For their feasts, Mithraic initiates reclined on stone benches arranged along the longer sides of the Mithraeum – typically there might be room for 15 to 30 diners, but very rarely many more than 40 men.  Counterpart dining rooms, or triclinia , were to be found above ground in the precincts of almost any temple or religious sanctuary in the Roman empire, and such rooms were commonly used for their regular feasts by Roman 'clubs', or collegia . Mithraic feasts probably performed a very similar function for Mithraists as the collegia did for those entitled to join them; indeed, since qualification for Roman collegia tended to be restricted to particular families, localities or traditional trades, Mithraism may have functioned in part as providing clubs for the unclubbed.  However, the size of the Mithraeum is not necessarily an indication of the size of the congregation.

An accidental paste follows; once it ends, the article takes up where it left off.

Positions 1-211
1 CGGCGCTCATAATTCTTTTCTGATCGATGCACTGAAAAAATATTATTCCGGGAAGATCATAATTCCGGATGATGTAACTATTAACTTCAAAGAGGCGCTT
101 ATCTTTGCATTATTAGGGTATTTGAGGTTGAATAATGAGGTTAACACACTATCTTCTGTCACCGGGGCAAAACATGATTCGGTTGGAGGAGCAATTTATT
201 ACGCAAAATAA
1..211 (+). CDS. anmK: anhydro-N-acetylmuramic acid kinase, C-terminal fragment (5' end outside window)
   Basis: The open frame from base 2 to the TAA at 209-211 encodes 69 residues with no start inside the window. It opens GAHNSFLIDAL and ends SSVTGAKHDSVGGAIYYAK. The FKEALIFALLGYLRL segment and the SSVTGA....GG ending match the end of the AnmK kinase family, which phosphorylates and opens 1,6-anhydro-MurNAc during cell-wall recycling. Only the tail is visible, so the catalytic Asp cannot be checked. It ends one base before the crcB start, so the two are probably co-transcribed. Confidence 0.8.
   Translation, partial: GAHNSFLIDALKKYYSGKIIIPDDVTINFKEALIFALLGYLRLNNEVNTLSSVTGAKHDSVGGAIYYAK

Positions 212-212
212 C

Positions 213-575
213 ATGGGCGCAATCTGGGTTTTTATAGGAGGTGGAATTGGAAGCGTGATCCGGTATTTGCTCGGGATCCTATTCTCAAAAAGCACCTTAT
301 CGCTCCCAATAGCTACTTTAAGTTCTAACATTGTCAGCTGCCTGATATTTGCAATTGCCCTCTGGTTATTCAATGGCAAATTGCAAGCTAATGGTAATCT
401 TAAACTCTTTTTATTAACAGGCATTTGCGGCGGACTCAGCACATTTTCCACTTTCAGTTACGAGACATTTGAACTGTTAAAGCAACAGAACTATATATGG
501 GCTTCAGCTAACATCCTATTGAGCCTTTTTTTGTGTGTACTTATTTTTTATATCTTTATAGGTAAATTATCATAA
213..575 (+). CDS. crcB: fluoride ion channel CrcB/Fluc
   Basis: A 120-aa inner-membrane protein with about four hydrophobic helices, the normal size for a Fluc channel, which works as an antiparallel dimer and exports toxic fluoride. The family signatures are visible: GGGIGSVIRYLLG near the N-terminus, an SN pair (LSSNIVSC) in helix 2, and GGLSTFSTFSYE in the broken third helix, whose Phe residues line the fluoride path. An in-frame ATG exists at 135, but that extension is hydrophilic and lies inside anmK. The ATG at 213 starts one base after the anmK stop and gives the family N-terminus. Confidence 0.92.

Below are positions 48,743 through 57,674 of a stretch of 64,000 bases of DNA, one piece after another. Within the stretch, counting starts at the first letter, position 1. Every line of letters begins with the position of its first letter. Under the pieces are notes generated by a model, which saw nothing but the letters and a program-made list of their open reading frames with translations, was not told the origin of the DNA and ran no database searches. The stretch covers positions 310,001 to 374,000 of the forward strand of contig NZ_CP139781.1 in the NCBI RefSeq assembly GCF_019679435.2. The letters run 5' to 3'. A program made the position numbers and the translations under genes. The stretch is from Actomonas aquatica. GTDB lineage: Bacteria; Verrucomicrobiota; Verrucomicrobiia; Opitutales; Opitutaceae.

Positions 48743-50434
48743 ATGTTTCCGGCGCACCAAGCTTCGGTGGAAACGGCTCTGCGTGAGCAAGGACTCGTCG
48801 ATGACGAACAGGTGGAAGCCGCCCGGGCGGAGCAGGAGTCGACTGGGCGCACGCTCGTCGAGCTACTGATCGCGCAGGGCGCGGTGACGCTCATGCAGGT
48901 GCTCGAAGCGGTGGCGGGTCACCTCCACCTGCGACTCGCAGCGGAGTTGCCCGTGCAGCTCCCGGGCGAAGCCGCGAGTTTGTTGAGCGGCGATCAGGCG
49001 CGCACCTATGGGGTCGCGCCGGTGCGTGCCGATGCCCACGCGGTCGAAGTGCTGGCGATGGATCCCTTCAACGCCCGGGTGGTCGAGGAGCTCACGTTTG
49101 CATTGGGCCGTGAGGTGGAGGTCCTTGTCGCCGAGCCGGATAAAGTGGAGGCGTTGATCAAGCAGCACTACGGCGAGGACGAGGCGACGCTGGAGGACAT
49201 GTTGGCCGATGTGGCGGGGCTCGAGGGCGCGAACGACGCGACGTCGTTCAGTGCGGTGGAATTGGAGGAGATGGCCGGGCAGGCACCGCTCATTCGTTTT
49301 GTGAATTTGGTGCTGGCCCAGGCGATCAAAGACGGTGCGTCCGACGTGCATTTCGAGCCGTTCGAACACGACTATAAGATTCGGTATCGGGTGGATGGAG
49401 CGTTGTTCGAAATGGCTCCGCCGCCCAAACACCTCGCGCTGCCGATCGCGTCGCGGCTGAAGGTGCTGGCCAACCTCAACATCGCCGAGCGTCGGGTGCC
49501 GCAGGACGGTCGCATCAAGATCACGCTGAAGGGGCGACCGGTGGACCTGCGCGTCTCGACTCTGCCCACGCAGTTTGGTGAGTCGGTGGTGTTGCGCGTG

Dr. Sophie Botte is currently Associate Professor of HRM and OB, and Director of Executive Specialized Masters at SKEMA. From 2010 to 2015, she was Director of Faculty Development at SKEMA. She teaches Strategic HRM and OB, with a special interest in Executive Education. Her fields of expertise are organizational design and organizational analysis (with a special interest in stress and well-being at work).
She holds a doctorate in Human Resource Economics from Lille University, and is graduate from Science Po Lille. She was Director of the Specialized Master in Strategic Human Resource Management and Head of the Management Department.